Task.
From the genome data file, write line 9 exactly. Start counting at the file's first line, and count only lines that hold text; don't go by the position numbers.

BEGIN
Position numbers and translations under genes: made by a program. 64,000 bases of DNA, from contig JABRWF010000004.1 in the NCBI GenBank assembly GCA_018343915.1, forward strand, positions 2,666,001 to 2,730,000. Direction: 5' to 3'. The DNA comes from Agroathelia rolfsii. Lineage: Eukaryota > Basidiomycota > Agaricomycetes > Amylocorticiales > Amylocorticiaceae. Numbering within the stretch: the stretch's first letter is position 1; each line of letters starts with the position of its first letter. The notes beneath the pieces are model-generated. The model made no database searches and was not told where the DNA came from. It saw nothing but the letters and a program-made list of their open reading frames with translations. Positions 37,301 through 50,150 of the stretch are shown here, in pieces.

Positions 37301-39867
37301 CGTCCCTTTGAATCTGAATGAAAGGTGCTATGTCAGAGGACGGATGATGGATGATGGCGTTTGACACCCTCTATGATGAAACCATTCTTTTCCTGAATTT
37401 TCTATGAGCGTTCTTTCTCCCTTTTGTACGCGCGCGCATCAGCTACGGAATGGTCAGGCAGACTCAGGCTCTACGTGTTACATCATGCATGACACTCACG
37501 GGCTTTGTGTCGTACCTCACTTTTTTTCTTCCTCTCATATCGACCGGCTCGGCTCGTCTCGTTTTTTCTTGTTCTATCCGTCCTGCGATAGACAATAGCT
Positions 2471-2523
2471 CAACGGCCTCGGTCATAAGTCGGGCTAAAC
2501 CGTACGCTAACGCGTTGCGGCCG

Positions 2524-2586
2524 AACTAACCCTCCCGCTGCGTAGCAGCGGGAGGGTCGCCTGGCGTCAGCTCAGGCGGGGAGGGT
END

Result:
Positions 2524-2586